Hong Kong's foreign currency assets at the end of November this year were 34.7 billion HK dollars (about 4.47 billion U.S. dollars) higher than at the end of October 2011, the city's Monetary Authority announced Friday. According to the figure, at the end of November 2011, Hong Kong 's total assets of the exchange fund amounted to 2,490.4 billion HK dollars, 33.2 billion HK dollars higher than at the end of October 2011. Foreign currency assets increased by 34.7 billion HK dollars while Hong Kong dollar assets decreased by 1.5 billion HK dollars. The release said the rise in foreign currency assets was mainly due to an increase in unsettled purchases of securities and purchases of foreign currencies with Hong Kong dollars. These increases were partly offset by valuation losses on foreign currency investments. The decline in Hong Kong dollar assets was mainly due to sales of Hong Kong dollars for foreign currencies and valuation losses on Hong Kong equities. The Currency Board Account shows that Hong Kong's Monetary Base at the end of November 2011 was 1,060.2 billion HK dollars, an increase of 1.6 billion HK dollars, or 0.1 percent, from the end of October 2011.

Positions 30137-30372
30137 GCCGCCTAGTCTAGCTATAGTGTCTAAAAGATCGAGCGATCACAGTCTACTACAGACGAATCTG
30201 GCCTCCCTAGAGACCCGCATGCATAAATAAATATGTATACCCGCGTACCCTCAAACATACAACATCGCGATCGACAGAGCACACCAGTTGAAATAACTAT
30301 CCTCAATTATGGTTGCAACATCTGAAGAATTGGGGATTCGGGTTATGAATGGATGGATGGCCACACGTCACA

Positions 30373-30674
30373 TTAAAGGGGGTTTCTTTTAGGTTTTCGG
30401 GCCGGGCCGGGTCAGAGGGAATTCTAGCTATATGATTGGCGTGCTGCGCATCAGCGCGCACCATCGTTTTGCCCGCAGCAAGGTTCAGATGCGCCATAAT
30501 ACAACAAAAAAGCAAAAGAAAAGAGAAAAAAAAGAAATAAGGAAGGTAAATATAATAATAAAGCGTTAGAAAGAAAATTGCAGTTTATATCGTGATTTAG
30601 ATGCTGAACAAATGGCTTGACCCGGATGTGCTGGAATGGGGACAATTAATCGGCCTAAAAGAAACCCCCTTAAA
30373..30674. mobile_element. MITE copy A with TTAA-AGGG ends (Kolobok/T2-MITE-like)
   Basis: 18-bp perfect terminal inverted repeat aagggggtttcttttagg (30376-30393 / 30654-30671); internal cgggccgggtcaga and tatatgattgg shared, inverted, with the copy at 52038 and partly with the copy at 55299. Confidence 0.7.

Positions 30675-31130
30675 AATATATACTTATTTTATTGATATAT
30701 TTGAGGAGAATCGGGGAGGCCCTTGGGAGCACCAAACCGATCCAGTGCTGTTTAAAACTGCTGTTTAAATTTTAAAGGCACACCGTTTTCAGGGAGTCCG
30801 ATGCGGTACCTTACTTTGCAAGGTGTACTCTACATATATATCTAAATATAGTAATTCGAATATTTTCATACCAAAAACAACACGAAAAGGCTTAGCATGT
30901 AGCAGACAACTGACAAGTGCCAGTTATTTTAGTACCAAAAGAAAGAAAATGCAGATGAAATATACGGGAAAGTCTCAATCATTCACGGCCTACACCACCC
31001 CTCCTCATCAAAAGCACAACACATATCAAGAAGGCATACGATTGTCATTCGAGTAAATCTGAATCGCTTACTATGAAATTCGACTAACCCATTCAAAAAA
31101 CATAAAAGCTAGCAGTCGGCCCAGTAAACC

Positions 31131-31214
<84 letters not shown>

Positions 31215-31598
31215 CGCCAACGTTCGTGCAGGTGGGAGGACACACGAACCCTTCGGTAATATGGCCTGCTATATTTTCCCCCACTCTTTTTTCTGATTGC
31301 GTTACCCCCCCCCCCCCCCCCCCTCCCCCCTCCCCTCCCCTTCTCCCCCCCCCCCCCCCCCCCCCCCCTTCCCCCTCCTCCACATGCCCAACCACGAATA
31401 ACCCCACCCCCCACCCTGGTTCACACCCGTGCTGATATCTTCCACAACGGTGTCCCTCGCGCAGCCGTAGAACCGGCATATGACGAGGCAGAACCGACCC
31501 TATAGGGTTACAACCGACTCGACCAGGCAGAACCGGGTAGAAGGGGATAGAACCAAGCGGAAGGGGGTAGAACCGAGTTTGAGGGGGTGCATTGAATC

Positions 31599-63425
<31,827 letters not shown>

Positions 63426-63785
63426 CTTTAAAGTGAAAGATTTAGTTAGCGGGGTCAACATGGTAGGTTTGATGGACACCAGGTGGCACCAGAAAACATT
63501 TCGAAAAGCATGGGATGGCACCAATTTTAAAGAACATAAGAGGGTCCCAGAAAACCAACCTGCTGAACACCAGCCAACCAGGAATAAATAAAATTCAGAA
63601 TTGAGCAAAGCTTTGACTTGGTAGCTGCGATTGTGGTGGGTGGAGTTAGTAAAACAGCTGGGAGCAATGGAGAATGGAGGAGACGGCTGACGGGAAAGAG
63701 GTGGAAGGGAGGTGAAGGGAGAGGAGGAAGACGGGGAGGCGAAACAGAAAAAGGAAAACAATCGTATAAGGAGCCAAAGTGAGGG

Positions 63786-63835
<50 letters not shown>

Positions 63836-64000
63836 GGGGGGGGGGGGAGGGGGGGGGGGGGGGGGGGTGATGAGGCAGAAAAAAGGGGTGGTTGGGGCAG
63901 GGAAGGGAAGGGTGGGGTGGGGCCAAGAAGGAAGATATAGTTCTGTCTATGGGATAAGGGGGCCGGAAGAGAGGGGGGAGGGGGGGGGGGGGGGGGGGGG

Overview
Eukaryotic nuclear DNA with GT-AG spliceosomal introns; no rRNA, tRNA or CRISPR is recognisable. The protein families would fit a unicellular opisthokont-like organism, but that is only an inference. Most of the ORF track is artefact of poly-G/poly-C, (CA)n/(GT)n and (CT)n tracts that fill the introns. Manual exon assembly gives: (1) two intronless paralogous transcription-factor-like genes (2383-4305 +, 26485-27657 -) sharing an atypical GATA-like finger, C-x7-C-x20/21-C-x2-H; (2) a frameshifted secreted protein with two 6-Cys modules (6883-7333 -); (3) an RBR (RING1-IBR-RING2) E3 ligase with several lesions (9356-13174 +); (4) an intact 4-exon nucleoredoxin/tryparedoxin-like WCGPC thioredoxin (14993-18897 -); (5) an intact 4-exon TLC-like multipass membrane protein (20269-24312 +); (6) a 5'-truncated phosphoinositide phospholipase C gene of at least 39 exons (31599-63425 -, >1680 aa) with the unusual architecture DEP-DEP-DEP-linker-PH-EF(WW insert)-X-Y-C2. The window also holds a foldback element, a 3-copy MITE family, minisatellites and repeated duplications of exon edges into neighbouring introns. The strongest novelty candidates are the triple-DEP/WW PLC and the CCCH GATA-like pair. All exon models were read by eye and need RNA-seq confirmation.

The number of issuances of dim sum bonds has climbed at an exponential rate in the first full year since such bonds came on the market, but growth has slowed in the fourth quarter and should continue slowing early next year amid concerns that yuan appreciation is no longer a sure bet. Analysts say that could force issuers to start rethinking yuan fundraising strategies next year as reduced investor appetite raises their borrowing costs. The market for yuan-denominated debt issued in Hong Kong took off in earnest from July 2010 after Beijing relaxed some regulations on yuan use in the territory. New dim sum bond issuances this year totaled 104 billion yuan (US$16.4 billion) as of Dec. 22, almost triple the 35.8 billion yuan offered in 2010, according to data from the Hong Kong Monetary Authority. For much of the year, expectations of long-term yuan appreciation fueled robust demand for assets denominated in China's currency, making dim sum bonds popular even though they offered lower yields than yuan bonds sold onshore. Issuers included multinationals such as Volkswagen AG, McDonald's Corp. and Caterpillar Inc. But dim sum bond issuance in the fourth quarter fell 26% on-quarter to US$2.96 billion, according to Dealogic. From September, with the yuan's value fluctuating more significantly and the pace of appreciation slowing, some investors and fund managers got burned on their dim sum investments. A dim sum bond index compiled by BOC Hong Kong (Holdings) Ltd., the offshore yuan clearing bank, dropped to 96.12 Wednesday from its peak of 102.98 in June. The index was launched at 100 at the end of 2010. Bond funds suffer mark-to-market losses when the price of a bond falls below its issue price, which is usually at or near par. When a bond's price drops to, say, 70 from 100, the mark-to-market value of the bond shrinks 30%. For example, Guangzhou R&F Properties Co.'s 2.61 billion yuan three-year paper fell to around 77 this week after being issued at par in April. The yield jumped to 19% from 7% at the time of issue, due partly to concerns about Chinese developers' liquidity. A widening of bid-offer spreads in the slowing market has boosted costs for some dim sum issuers. Bankers and analysts say that could compel potential issuers to consider shifting to yuan-denominated bank loans next year. Some firms already have: Hong Kong-based consumer finance company United Asia Finance Ltd., which issued 500 million yuan in dim sum bonds in April, raised 300 million Hong Kong dollars in September from a syndicated loan involving both the yuan and Hong Kong dollar. The cost of the yuan loan, at around 1.5%, was significantly lower than the 4% interest rate the company is paying to holders of its dim sum bonds. Still, fund managers believe dim sum bonds remain an attractive investment. "As funds from Asia, Europe and the U.S. look to diversify their asset allocation, dim sum bonds are a relatively stable option as compared with the volatility in other asset classes," said Ronald Chan, managing director at Manulife Asset Management's fixed income division. Analysts and bankers generally expect dim sum bond issuances to continue growing in 2012, just more slowly. Tee Choon-Hong, head of capital markets for Northeast Asia at Standard Chartered PLC, said the total value of 2012 dim sum bond issues could reach 300 billion yuan. New rules to ease the transfer of yuan funds into mainland China, as well as a trial scheme to allow foreign yuan investments in domestic markets, also could support demand for the yuan and yuan-denominated bonds, the analysts say.